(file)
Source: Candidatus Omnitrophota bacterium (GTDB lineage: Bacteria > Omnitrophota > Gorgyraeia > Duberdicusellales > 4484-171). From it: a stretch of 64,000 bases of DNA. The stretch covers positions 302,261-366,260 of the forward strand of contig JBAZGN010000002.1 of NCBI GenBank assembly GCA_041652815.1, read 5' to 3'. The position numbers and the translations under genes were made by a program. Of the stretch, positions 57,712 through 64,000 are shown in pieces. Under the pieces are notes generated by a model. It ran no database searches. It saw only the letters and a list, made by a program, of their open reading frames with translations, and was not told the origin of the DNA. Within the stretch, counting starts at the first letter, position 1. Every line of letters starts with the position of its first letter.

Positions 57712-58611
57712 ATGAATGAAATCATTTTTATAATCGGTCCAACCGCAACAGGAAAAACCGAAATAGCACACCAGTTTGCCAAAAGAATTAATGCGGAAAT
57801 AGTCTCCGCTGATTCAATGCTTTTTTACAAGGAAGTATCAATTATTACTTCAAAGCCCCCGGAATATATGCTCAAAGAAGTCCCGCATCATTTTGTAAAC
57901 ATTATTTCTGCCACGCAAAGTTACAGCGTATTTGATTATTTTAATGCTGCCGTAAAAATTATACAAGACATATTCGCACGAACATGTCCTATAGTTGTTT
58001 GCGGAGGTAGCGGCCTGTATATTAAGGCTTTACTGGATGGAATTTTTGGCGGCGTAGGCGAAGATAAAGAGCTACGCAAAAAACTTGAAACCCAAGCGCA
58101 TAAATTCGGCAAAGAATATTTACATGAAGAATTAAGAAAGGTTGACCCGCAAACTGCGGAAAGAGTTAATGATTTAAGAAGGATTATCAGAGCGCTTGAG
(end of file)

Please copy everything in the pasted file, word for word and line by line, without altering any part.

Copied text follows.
Source: Candidatus Omnitrophota bacterium (GTDB lineage: Bacteria > Omnitrophota > Gorgyraeia > Duberdicusellales > 4484-171). From it: a stretch of 64,000 bases of DNA. The stretch covers positions 302,261-366,260 of the forward strand of contig JBAZGN010000002.1 of NCBI GenBank assembly GCA_041652815.1, read 5' to 3'. The position numbers and the translations under genes were made by a program. Of the stretch, positions 57,712 through 64,000 are shown in pieces. Under the pieces are notes generated by a model. It ran no database searches. It saw only the letters and a list, made by a program, of their open reading frames with translations, and was not told the origin of the DNA. Within the stretch, counting starts at the first letter, position 1. Every line of letters starts with the position of its first letter.

Positions 57712-58611
57712 ATGAATGAAATCATTTTTATAATCGGTCCAACCGCAACAGGAAAAACCGAAATAGCACACCAGTTTGCCAAAAGAATTAATGCGGAAAT
57801 AGTCTCCGCTGATTCAATGCTTTTTTACAAGGAAGTATCAATTATTACTTCAAAGCCCCCGGAATATATGCTCAAAGAAGTCCCGCATCATTTTGTAAAC
57901 ATTATTTCTGCCACGCAAAGTTACAGCGTATTTGATTATTTTAATGCTGCCGTAAAAATTATACAAGACATATTCGCACGAACATGTCCTATAGTTGTTT
58001 GCGGAGGTAGCGGCCTGTATATTAAGGCTTTACTGGATGGAATTTTTGGCGGCGTAGGCGAAGATAAAGAGCTACGCAAAAAACTTGAAACCCAAGCGCA
58101 TAAATTCGGCAAAGAATATTTACATGAAGAATTAAGAAAGGTTGACCCGCAAACTGCGGAAAGAGTTAATGATTTAAGAAGGATTATCAGAGCGCTTGAG